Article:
Purchases of new homes in the United States in May showed the highest increase in 22 years, indicating the industry is rebounding from a winter-induced lull at the start of the year.
Sales surged 18.6 percent, the biggest one-month gain since January 1992, to a 504,000 annualized pace, figures from the Commerce Department showed Tuesday. The reading was the strongest since May 2008.
The report, following data Monday showing a pickup in existing-home sales, indicates that housing is gathering momentum as employment improves and borrowing costs stabilize.
“Housing is beginning to revive,” said Stephanie Karol, an economist at IHS Global Insight. “It’s a step in the right direction. The job market is helping, and there was an expansion of supply the past couple of months.”
The median sales price rose 6.9 percent from May 2013 to reach $282,000, the report showed. Purchases climbed in all four regions, led by a 54.5 percent jump in the Northeast.
The supply of homes at the current sales rate dropped to 4.5 months, the lowest since June 2013, from 5.3 months in April.
New-home sales account for about 7 percent of the residential market and are tabulated when contracts are signed, making them a timelier barometer than purchases of previously owned dwellings. The latter are calculated when a contract closes, typically a month or two later.
Existing-home sales are regaining their footing after a stumble early in the year, figures from the National Association of Realtors showed Monday. Purchases climbed 4.9 percent, the biggest increase since August 2011, to a 4.89 million annualized rate. The level was the strongest since October. The median home price rose 5.1 percent from May 2013, matching the April gain as the smallest 12-month advance since the year ended March 2012.
Another report Tuesday showed that home prices in 20 U.S. cities rose at a slower pace than forecast for the year ended in April as declining affordability put a lid on appreciation.
The S&P/Case-Shiller index of property values increased 10.8 percent from April 2013, the smallest 12-month gain in more than a year, after rising 12.4 percent in March, the group reported Tuesday.
“It’s a movement toward a more normal market,” Scott Anderson, chief economist at Bank of the West in San Francisco, said before the report. “We’re seeing a normalization of the market going forward.”
The S&P/Case-Shiller Index is based on a three-month average, which means the April figure was influenced by repeat sales transactions in February and March. Home prices adjusted for seasonal variations increased 0.2 percent in April from the prior month, the smallest gain since February 2012. Unadjusted prices rose 1.1 percent. Property prices rose in 14 of 20 U.S. metropolitan areas in April from a month earlier, led by a 1.9 percent jump in Boston. Adjusted prices fell in Cleveland, New York, San Diego and Washington.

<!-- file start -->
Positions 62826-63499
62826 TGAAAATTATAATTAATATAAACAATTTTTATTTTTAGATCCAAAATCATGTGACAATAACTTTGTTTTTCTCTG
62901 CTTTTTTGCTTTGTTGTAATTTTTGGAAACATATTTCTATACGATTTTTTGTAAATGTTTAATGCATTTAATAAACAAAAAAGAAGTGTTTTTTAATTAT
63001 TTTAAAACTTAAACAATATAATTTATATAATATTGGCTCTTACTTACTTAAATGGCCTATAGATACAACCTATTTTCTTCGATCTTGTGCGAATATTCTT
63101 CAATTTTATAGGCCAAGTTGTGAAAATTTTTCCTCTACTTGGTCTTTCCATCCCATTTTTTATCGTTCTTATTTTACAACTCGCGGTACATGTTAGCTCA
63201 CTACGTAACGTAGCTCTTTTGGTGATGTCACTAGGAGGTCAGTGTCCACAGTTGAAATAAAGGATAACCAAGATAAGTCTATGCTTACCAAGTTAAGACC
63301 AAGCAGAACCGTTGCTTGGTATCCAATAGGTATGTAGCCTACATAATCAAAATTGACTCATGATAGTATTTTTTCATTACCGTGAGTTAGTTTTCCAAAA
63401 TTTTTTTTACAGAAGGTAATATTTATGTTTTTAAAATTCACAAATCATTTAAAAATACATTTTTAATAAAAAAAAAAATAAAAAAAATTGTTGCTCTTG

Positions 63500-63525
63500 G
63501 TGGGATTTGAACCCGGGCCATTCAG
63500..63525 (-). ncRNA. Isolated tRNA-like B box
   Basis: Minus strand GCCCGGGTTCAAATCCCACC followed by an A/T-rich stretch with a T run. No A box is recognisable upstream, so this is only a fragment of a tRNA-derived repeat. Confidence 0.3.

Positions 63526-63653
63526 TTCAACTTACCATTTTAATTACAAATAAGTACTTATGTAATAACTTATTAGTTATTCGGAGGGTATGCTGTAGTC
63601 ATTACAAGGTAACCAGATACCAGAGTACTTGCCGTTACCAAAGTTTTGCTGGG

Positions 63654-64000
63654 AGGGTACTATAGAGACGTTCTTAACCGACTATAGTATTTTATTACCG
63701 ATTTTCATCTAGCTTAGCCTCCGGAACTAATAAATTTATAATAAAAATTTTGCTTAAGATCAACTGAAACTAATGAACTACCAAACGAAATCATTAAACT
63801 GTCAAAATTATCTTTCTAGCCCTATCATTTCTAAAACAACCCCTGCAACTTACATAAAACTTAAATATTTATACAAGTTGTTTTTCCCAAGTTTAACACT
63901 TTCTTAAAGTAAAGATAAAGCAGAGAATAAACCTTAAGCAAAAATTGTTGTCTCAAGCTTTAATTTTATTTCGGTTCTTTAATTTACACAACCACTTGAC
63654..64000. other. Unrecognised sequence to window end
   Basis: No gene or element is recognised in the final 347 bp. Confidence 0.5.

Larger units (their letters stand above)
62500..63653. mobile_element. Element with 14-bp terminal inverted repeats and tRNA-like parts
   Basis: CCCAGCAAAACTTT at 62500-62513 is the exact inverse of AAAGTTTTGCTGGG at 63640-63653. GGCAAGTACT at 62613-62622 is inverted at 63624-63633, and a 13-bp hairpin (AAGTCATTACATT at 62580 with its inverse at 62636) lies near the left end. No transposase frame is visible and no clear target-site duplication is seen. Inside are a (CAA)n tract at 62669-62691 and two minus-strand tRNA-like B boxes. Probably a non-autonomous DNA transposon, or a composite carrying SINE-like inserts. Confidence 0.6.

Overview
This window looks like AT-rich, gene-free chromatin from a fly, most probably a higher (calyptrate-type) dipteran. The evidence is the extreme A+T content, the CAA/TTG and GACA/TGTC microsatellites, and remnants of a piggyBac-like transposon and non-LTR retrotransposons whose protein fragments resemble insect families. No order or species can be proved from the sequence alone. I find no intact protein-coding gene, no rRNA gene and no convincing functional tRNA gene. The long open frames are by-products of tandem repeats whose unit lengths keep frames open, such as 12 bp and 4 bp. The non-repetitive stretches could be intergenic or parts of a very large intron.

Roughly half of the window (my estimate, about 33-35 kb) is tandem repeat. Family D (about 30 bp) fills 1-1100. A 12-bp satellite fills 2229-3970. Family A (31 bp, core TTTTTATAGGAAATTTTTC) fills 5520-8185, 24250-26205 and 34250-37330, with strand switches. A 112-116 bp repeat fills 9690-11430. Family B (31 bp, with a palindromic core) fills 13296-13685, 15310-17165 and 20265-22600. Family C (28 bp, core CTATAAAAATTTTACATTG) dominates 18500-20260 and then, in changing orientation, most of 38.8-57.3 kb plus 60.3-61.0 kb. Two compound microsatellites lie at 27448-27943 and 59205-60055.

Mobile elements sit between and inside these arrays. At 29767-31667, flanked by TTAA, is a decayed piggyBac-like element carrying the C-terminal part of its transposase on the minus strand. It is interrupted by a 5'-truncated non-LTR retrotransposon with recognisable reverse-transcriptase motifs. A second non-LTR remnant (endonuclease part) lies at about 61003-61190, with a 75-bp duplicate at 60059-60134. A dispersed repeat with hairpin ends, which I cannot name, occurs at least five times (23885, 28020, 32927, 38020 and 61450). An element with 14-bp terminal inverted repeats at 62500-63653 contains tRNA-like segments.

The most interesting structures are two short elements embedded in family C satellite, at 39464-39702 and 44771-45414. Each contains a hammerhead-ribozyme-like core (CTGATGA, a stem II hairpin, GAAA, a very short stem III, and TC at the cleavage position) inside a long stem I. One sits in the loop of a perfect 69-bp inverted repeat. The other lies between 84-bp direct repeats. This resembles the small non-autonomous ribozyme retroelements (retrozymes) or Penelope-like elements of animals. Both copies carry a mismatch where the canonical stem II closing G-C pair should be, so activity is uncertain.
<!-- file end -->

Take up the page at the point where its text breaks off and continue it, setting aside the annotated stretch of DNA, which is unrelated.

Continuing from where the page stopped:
The year-over-year gauge, based on records dating back to 2001, provides a better indication of price trends than the monthly figure, the group has said. Economists Karl Case and Robert Shiller created the index.
All 20 cities in the index showed a year-over-year gain, led by an 18.8 percent increase in Las Vegas and an 18.2 percent advance in San Francisco. Cleveland showed the smallest year-over-year increase, with prices rising 2.7 percent.
The number of homes on the market rose 6 percent from a year earlier to 2.28 million, the most since August 2012. At the current sales pace, it would take 5.6 months to sell those houses compared with 5.7 months at the end of the prior month.
Slower price appreciation and borrowing costs that have fallen since the start of the year will help support sales. The average rate on a 30-year, fixed mortgage was 4.17 percent for the week ended June 19 compared with 4.53 percent for the period ended Jan. 2, according to Freddie Mac in McLean, Va.
“Near-term economic factors favor further gains in housing: mortgage rates are lower than a year ago, the Fed is expected to keep interest rates steady until mid-2015 and the labor market is improving,” S&P index committee chairman David Blitzer said in a statement. “However, housing is not back to normal.”
Still, Freddie Mac and the Mortgage Bankers Association last week both trimmed their home-sales forecasts for 2014, with the banker trade group predicting a decline in sales for the first time in four years, to 5.28 million for 2014.
Marianne Lake, chief financial officer for JPMorgan Chase in New York, called 2014 “a transition year” for housing and mortgage markets. Most owners have refinanced into lower rates and demand for purchase financing is weaker than it once was, she said at a conference earlier this month.
“The combination of refi burnout as well as slow purchase improvement has led to the smallest production market in over 14 years,” Lake said. “Income growth isn’t where it needs to be, but we are still expecting that to be recovering over the course of the next several years.”